Who says that barbecues are for the summer? November 5th might be long gone, but that doesn’t mean we can’t still build campfires to sit around – as long as it’s safe to do so, and the flames responsibly maintained. Christmas has become synonymous with spooky stories, so snuggle down and enjoy treats warmed by the flames.

Child

On the Seventh Day of Wildness, nature gave to me... seven birds a-calling

Step outside and see what you can hear... the winter air is cold and still, but the chances are it’ll be peppered with joyful birdsong every once in a while. Listen out for the robin’s passionate chirp, the mistle thrush’s twittering and the redwing’s chatter.

Children outside

On the Eighth Day of Wildness, nature gave to me... eight puddles to jump in

Why not don your wellies and get stuck in? We can expect all manner of wet weather between now and next summer, so we might as well embrace the conditions. Rediscover your childish side and wrap up warm; there’s nothing quite like the crunch of frost beneath your feet, or the swish of a puddle as it touches your toes.

Child & puddles

On the Ninth Day of Wildness, nature gave to me... nine animal prints to identify

The mud might be oozing, but it’s also capturing all manner of evidence for wildlife explorers to find. Animal and bird tracks are fascinating whatever the time of year, but become particularly fun to spot when it’s muddy, frosty or snowy.

Child & snow

On the Tenth Day of Wildness, nature gave to me... ten Christmas craft activities

Derbyshire’s wild landscapes offer up all kinds of treasures at this time of the year, including fallen leaves, broken twigs and pinecones. Head out into the chill with a basket and gather some of these gems. What masterpieces can you create with their colours, shapes and textures?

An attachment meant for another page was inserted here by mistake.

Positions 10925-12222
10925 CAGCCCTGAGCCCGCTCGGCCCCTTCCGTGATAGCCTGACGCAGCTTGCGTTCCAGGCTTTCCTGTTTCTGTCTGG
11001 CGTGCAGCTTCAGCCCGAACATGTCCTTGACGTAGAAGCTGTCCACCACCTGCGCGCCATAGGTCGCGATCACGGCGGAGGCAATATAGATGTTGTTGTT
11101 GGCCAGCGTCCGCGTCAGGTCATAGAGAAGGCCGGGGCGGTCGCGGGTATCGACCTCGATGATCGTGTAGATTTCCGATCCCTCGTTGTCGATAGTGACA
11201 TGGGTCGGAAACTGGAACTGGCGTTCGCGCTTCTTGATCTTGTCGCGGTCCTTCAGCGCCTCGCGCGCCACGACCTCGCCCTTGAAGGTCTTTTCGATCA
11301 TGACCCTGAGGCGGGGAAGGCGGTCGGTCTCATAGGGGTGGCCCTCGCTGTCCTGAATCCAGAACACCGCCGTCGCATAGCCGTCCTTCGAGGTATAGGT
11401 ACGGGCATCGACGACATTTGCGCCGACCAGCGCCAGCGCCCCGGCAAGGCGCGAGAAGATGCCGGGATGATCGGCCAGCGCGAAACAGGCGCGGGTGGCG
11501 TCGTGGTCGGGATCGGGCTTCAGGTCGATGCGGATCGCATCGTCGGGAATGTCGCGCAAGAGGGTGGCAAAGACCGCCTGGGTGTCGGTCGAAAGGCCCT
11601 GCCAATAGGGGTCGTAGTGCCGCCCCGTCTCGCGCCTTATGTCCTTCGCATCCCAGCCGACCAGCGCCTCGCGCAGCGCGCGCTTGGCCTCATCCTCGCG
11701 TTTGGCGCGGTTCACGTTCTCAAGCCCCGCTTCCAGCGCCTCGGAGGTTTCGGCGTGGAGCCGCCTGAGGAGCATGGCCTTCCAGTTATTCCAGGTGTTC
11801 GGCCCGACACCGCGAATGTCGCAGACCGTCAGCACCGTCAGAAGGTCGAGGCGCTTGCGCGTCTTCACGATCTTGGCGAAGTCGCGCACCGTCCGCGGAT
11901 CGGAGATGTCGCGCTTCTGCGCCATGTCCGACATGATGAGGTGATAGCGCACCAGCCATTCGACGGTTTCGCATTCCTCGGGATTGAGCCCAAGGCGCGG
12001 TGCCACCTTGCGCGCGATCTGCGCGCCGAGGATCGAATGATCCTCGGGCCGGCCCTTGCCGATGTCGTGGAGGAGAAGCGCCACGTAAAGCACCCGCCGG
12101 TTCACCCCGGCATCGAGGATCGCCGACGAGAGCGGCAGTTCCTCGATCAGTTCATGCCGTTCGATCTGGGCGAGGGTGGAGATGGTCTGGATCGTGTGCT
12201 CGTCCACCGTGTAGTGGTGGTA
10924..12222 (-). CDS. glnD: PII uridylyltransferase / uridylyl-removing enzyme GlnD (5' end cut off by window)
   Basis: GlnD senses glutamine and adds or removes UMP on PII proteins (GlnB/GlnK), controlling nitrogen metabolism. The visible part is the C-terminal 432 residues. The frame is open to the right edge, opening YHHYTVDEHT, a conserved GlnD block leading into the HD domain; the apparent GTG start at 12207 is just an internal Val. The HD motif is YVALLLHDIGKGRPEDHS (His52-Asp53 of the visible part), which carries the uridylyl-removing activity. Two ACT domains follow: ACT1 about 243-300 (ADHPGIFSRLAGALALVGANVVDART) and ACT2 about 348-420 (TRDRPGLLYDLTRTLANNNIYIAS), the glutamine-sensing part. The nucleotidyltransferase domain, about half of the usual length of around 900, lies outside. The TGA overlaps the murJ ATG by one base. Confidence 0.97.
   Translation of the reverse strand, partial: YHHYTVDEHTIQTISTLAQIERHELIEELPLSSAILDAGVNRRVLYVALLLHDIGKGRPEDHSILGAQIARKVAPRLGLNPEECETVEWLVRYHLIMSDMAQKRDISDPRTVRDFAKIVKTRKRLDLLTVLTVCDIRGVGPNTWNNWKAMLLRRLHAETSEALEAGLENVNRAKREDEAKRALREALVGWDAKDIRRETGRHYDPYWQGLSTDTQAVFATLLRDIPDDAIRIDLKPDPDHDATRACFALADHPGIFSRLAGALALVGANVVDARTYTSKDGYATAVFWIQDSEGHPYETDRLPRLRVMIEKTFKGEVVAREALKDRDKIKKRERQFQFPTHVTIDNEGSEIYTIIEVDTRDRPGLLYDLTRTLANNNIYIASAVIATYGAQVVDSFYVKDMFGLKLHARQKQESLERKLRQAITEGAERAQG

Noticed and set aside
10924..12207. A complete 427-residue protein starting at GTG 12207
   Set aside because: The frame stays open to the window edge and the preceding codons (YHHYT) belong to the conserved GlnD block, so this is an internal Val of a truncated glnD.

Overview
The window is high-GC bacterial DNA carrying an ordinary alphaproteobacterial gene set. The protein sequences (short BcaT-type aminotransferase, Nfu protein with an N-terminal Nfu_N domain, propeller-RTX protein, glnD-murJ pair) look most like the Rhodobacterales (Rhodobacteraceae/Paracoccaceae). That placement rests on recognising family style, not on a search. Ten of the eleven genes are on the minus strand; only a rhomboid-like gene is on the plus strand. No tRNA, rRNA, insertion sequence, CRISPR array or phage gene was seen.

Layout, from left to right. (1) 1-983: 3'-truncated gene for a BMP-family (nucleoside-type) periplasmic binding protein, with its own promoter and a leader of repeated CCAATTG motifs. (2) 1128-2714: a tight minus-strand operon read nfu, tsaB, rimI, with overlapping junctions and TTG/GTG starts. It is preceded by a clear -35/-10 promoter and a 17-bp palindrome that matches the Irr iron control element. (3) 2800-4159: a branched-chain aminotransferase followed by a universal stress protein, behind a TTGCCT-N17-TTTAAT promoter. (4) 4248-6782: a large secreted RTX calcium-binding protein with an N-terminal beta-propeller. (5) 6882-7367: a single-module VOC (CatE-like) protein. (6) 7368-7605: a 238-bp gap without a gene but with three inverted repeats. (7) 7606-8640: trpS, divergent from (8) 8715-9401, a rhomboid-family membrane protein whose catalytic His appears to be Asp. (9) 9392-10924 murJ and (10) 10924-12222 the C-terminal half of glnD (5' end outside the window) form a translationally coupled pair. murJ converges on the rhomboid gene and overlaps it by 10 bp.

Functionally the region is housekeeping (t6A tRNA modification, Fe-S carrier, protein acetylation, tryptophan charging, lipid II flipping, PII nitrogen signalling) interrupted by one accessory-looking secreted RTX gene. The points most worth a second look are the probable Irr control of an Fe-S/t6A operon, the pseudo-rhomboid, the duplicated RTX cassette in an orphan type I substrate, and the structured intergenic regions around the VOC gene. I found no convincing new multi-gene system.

Leaves

On the Eleventh Day of Wildness, nature gave to me... eleven constellations

The sky is often at its clearest during the cooler winter months, which is perfect for stargazing. Grab a blanket and plenty of layers, and settle down outside once the sun has set. Can your little ones spot Santa, or any number of festive stars and constellations?

night sky & stars

On the Twelfth Day of Wildness, nature gave to me... twelve (plus) nature reserves to explore

The Derbyshire Wildlife Trust is incredibly proud of its nature reserves, which provide homes for all manner of birds, beasties, small mammals and amphibians. The charity manages and cares for a wealth of habitats rife for exploration across the county, including wetlands, woodlands, industrial sites reclaimed by nature and wide, open fields. Each of these reserves has something to offer during the chilliest of seasons. You could choose one a week to discover for the foreseeable future...

There are plenty of activities suitable for wildlife watchers young and old via our junior branch of the Wildlife Trusts, Wildlife Watch. We’ve also gathered wild-spiration on our very own website. Whether you fancy a wintery walk on one of our reserves, an identification workshop, a family membership for the Derbyshire Wildlife Trust, or something else entirely do pop and have a look at in between festive feasts and repeats of old, comedy favourites. There’s still a lot of joy to be found in and amongst our wild landscapes, even as the fog, frost and rain set in.

Highland cattle at Woodside Farm, Jon Preston
On behalf of the staff, volunteers and all creatures great and small, a very Merry Christmas from the Derbyshire Wildlife Trust